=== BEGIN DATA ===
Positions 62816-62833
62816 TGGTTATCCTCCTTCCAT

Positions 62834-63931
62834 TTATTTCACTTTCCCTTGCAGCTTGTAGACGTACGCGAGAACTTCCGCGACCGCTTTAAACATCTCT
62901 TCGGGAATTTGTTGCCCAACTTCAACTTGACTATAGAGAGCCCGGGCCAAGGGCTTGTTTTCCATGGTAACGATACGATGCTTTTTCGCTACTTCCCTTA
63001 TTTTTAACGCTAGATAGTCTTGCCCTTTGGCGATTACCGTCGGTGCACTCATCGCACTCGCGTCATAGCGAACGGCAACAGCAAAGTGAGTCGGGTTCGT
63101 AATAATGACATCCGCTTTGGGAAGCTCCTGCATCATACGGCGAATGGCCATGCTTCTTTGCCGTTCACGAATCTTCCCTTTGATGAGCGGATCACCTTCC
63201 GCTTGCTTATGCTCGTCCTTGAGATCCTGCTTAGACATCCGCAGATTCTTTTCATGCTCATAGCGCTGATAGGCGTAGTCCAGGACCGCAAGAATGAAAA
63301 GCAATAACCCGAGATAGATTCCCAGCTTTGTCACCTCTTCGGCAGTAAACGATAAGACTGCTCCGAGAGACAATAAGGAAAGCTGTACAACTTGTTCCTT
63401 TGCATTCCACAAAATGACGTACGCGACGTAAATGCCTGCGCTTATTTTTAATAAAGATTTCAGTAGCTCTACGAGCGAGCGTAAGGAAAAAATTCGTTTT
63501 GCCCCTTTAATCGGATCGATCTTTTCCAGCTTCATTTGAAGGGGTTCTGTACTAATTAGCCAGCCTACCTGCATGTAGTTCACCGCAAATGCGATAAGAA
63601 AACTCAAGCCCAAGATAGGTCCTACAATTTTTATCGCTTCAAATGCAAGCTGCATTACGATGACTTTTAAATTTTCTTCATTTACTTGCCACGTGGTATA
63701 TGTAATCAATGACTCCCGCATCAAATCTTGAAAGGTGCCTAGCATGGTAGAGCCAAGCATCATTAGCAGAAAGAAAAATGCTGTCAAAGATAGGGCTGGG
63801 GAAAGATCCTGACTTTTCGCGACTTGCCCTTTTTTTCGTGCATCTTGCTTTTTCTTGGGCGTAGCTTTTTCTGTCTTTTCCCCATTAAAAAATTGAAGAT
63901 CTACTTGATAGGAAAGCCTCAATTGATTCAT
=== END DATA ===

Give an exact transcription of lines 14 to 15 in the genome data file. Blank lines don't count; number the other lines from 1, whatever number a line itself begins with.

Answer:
63801 GAAAGATCCTGACTTTTCGCGACTTGCCCTTTTTTTCGTGCATCTTGCTTTTTCTTGGGCGTAGCTTTTTCTGTCTTTTCCCCATTAAAAAATTGAAGAT
63901 CTACTTGATAGGAAAGCCTCAATTGATTCAT